Momodu Gondo (McKinley Belcher III) finds himself in an interrogation. A detective in a nearby county traces a string of overdoses to Baltimore.
Written by George Pelecanos & David Simon; Directed by Reinaldo Marcus Green.
Episode 2 “Part Two”
Debut Date: MONDAY, MAY 2 (9:00-10:00 pm ET/PT)
Jenkins (Jon Bernthal) learns stark truths about policing as a new officer. Rayam (Darrell Britt-Gibson) opens up about the GTTF. Suiter (Jamie Hector) is assigned to a new murder case.
Written by Ed Burns & William F. Zorzi; Directed by Reinaldo Marcus Green.
Episode 3 “Part Three”
Debut Date: MONDAY, MAY 9 (9:00-10:00 pm ET/PT)
Despite numerous complaints, Hersl (Josh Charles) is placed on the GTTF. Jensen (Dagmara Domińczyk) monitors Gondo’s (McKinley Belcher III) calls. Jenkins (Jon Bernthal) brings Suiter (Jamie Hector) along on a raid.
Written by D Watkins; Directed by Reinaldo Marcus Green.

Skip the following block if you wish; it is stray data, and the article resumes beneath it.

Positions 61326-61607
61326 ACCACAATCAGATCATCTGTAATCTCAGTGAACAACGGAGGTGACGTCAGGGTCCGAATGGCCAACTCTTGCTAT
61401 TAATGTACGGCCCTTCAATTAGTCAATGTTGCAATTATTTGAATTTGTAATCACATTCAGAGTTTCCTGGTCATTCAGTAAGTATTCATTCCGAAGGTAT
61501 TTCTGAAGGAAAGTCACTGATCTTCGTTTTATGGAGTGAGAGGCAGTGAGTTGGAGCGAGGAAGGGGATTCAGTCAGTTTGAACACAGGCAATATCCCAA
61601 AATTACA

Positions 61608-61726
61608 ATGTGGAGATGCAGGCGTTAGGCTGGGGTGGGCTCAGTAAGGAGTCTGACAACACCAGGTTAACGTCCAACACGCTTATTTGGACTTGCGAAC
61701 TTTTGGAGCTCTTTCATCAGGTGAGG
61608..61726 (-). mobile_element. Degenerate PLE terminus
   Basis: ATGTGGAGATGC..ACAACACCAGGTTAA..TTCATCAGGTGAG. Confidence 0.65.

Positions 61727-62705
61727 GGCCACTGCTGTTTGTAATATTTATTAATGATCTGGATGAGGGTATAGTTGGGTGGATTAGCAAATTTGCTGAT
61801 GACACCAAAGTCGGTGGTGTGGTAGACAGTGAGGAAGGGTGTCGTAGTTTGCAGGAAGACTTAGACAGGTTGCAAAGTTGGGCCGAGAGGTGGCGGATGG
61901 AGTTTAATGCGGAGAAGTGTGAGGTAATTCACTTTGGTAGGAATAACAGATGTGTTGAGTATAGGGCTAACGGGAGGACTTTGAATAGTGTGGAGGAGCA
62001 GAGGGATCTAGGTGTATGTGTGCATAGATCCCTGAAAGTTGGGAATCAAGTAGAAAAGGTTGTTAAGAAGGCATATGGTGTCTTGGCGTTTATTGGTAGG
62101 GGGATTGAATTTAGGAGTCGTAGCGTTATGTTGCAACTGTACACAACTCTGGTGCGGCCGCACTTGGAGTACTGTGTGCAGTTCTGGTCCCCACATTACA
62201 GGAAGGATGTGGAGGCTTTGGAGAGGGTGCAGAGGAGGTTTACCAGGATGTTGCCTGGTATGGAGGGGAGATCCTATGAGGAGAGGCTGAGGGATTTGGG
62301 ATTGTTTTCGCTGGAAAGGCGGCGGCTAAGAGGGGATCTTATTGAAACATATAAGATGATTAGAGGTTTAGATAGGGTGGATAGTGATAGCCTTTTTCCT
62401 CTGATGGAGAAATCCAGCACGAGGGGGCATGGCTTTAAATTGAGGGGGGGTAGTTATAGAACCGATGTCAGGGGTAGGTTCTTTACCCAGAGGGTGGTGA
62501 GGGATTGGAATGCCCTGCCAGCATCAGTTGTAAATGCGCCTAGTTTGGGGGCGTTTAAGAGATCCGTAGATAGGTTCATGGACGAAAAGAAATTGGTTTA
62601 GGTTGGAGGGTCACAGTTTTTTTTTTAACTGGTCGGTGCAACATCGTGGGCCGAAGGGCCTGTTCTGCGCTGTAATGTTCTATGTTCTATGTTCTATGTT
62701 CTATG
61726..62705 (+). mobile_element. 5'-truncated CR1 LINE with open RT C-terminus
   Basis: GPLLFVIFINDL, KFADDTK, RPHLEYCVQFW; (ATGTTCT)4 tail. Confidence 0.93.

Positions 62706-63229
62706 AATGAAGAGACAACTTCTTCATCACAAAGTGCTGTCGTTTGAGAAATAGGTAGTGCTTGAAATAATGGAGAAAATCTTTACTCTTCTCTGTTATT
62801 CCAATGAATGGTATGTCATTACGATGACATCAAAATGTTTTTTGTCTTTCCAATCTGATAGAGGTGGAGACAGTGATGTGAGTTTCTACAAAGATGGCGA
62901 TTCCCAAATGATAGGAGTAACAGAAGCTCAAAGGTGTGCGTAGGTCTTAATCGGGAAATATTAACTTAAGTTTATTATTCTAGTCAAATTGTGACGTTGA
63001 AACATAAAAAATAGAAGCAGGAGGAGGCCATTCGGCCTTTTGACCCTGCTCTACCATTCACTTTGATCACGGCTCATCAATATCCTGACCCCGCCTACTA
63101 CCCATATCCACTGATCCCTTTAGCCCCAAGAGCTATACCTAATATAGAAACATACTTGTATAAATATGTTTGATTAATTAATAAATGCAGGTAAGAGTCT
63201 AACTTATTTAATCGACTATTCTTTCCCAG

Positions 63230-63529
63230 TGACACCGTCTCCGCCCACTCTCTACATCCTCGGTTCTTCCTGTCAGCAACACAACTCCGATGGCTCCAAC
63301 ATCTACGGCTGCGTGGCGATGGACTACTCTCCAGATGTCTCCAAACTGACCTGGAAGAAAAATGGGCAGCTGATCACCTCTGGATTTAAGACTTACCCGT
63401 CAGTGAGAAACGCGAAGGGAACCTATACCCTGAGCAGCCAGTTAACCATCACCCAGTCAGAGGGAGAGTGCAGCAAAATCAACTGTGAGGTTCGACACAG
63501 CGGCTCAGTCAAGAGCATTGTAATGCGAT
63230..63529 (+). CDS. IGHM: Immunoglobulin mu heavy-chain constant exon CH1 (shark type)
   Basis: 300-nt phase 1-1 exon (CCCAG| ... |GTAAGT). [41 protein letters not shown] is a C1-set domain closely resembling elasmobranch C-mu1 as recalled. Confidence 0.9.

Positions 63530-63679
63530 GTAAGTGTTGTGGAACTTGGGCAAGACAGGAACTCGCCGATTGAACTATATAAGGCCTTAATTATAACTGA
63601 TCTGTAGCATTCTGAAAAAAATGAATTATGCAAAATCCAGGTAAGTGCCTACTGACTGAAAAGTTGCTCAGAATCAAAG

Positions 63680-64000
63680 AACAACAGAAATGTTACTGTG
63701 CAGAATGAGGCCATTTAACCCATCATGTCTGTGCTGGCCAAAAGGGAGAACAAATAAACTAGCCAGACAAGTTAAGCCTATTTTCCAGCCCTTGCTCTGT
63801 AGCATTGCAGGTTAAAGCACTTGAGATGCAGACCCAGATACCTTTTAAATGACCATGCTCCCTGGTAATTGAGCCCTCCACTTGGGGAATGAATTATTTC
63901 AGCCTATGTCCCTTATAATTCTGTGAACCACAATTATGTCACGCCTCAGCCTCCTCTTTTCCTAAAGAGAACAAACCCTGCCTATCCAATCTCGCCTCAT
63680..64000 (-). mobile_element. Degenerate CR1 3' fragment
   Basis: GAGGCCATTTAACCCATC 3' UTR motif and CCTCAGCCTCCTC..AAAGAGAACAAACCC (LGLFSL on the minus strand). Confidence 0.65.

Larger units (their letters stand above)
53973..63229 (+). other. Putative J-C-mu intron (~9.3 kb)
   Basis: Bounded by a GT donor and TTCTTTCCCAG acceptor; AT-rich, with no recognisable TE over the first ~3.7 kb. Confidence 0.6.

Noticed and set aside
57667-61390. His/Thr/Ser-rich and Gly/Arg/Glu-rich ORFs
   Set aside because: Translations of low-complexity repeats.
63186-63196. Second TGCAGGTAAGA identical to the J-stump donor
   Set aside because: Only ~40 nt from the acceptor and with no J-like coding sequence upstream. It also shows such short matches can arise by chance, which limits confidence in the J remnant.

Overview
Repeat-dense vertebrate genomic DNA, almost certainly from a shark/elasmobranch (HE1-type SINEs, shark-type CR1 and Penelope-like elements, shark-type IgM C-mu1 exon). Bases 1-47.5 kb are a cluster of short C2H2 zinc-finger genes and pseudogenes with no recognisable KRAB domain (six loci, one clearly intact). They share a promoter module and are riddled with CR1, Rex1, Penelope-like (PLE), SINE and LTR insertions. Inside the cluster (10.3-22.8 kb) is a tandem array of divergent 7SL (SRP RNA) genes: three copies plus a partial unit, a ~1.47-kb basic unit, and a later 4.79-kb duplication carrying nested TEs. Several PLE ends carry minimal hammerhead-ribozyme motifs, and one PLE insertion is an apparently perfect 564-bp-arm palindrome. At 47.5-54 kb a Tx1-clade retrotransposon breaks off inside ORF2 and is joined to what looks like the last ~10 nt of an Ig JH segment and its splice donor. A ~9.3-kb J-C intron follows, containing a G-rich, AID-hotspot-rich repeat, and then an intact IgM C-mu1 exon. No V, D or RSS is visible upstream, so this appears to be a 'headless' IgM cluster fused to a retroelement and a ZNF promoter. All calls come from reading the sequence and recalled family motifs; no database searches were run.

Synopses for #104-106 are forthcoming.
Jon Bernthal as Sgt. Wayne Jenkins of the Baltimore Police Department, perhaps the central figure in the sprawling federal corruption case that centered on the agency’s Gun Trace Task Force, a plainclothes unit that went completely rogue and began hunting and robbing citizens and drug dealers alike as decades of a relentless drug war and mass incarceration in Baltimore spun wildly out of control.
Wunmi Mosaku as Nicole Steele, an attorney assigned to the Civil Rights Division of the Department of Justice, which was investigating policing practices in Baltimore prior to the Gun Trace Task Force criminal investigation. Focused on creating a voluntary, monitored federal consent decree aimed at reform, Steele’s work centers on the systemic reasons police corruption and bad behavior are excused by Baltimore City prosecutors, judges and the police department itself.